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Contrary to the terrible reviews, The Hulk
is an inspired comic-book film--just not much of a crowd-pleaser because it's so damn melancholy. Danny Elfman's somber Middle Eastern score sets a mood, and the kinetic use of digital collage, splitscreen, and unpredictable cutaways is more alienating (in a good way) than seat-gripping. The shots of ol' Greenskin bouncing across the western desert like a 20-ton grasshopper take your breath away, no matter how silly, and there's another wonderful effect where his howling visage is superimposed on lightning-impregnated thunderclouds. Right before that barely comprehensible passage, Nick Nolte and Hulk-as-human Eric Bana do a strange little one act play about morality and Oedipal conflict on a starkly-lit dais between giant Defense Dept. electromagnets--Nolte literally chews the scenery by biting into a live cable and turning into a roiling anime demon. 33 years ago special effects guy Dennis Muren brought an unforgettable flying devil to life in the Jack Woods drive-in howler Equinox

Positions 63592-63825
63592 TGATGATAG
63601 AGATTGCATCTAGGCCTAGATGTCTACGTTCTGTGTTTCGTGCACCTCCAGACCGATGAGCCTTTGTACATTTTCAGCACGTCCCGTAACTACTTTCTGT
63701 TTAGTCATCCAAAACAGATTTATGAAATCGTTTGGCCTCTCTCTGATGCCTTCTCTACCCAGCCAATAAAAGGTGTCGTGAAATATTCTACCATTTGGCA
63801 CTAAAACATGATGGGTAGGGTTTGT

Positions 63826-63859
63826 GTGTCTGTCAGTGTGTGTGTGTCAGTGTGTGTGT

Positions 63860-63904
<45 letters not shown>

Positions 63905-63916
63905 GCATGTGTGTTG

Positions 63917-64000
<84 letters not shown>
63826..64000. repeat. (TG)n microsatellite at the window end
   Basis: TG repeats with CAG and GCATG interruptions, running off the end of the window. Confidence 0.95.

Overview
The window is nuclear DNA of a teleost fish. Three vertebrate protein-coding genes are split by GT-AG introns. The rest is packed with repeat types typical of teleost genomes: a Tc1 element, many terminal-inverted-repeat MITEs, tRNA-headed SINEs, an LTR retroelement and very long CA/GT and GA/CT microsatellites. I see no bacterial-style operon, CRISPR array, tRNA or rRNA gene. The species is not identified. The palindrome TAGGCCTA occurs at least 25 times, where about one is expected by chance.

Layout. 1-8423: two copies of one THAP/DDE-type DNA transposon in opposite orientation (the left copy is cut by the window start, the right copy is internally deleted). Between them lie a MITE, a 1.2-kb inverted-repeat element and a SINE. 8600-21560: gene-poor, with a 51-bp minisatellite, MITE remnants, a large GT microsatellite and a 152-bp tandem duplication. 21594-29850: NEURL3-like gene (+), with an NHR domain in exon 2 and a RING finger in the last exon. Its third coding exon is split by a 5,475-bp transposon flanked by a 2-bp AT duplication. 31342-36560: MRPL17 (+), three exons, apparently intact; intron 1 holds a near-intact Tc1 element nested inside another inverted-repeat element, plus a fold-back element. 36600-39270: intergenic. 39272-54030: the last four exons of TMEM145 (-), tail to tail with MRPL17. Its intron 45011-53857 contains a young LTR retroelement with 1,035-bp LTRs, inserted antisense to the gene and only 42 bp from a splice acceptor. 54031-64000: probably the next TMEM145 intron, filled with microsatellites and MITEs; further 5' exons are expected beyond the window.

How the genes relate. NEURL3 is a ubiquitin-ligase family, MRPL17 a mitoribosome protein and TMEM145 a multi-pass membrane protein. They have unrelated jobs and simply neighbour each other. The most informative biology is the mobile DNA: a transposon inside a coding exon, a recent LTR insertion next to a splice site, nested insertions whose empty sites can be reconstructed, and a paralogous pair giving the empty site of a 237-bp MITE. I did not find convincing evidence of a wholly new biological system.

; it's great to see he's still accessing his inner Harryhausen in the digital age. Ang Lee continues to look East for ideas and atmosphere: substitute science for the supernatural and The Hulk
isn't that far from Onmyoji,
a live-action Japanese sorcery film that enjoyed a minuscule theatrical run a few weeks back. Major beef: it's time to retire the "recovered childhood trauma" theme. Hitchcock's Spellbound
premiered in 1945 and screenwriters are still revisiting it!